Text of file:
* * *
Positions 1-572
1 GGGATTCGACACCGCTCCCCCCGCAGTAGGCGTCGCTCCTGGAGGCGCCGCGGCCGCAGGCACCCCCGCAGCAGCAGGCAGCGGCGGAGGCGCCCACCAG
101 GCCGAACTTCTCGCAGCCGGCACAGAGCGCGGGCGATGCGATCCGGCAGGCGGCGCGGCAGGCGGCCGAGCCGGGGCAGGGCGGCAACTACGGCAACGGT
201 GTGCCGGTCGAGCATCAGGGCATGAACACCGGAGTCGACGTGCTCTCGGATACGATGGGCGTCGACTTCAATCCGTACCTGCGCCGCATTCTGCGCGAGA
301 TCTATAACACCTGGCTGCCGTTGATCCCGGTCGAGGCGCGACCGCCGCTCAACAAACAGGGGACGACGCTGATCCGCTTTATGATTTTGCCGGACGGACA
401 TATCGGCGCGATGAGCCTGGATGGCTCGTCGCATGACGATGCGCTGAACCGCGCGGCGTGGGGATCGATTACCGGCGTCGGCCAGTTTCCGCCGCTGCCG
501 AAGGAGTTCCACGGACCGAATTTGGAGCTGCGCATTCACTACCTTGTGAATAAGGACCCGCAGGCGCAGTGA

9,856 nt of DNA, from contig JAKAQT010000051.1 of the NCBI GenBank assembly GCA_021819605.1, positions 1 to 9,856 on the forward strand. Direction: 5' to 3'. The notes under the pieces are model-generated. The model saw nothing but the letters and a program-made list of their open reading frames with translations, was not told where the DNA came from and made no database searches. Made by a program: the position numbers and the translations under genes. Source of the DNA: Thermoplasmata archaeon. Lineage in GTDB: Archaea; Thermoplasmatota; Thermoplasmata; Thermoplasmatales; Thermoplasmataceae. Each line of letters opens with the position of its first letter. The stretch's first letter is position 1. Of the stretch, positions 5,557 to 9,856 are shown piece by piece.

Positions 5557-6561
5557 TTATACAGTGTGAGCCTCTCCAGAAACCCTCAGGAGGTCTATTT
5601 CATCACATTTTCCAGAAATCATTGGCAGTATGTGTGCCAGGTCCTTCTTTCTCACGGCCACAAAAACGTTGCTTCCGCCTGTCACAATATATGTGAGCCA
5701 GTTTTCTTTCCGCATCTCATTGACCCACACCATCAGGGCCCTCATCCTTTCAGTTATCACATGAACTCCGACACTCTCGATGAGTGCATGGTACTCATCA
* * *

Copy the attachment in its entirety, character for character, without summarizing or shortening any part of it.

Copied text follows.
Positions 1-572
1 GGGATTCGACACCGCTCCCCCCGCAGTAGGCGTCGCTCCTGGAGGCGCCGCGGCCGCAGGCACCCCCGCAGCAGCAGGCAGCGGCGGAGGCGCCCACCAG
101 GCCGAACTTCTCGCAGCCGGCACAGAGCGCGGGCGATGCGATCCGGCAGGCGGCGCGGCAGGCGGCCGAGCCGGGGCAGGGCGGCAACTACGGCAACGGT
201 GTGCCGGTCGAGCATCAGGGCATGAACACCGGAGTCGACGTGCTCTCGGATACGATGGGCGTCGACTTCAATCCGTACCTGCGCCGCATTCTGCGCGAGA
301 TCTATAACACCTGGCTGCCGTTGATCCCGGTCGAGGCGCGACCGCCGCTCAACAAACAGGGGACGACGCTGATCCGCTTTATGATTTTGCCGGACGGACA
401 TATCGGCGCGATGAGCCTGGATGGCTCGTCGCATGACGATGCGCTGAACCGCGCGGCGTGGGGATCGATTACCGGCGTCGGCCAGTTTCCGCCGCTGCCG
501 AAGGAGTTCCACGGACCGAATTTGGAGCTGCGCATTCACTACCTTGTGAATAAGGACCCGCAGGCGCAGTGA

9,856 nt of DNA, from contig JAKAQT010000051.1 of the NCBI GenBank assembly GCA_021819605.1, positions 1 to 9,856 on the forward strand. Direction: 5' to 3'. The notes under the pieces are model-generated. The model saw nothing but the letters and a program-made list of their open reading frames with translations, was not told where the DNA came from and made no database searches. Made by a program: the position numbers and the translations under genes. Source of the DNA: Thermoplasmata archaeon. Lineage in GTDB: Archaea; Thermoplasmatota; Thermoplasmata; Thermoplasmatales; Thermoplasmataceae. Each line of letters opens with the position of its first letter. The stretch's first letter is position 1. Of the stretch, positions 5,557 to 9,856 are shown piece by piece.

Positions 5557-6561
5557 TTATACAGTGTGAGCCTCTCCAGAAACCCTCAGGAGGTCTATTT
5601 CATCACATTTTCCAGAAATCATTGGCAGTATGTGTGCCAGGTCCTTCTTTCTCACGGCCACAAAAACGTTGCTTCCGCCTGTCACAATATATGTGAGCCA
5701 GTTTTCTTTCCGCATCTCATTGACCCACACCATCAGGGCCCTCATCCTTTCAGTTATCACATGAACTCCGACACTCTCGATGAGTGCATGGTACTCATCA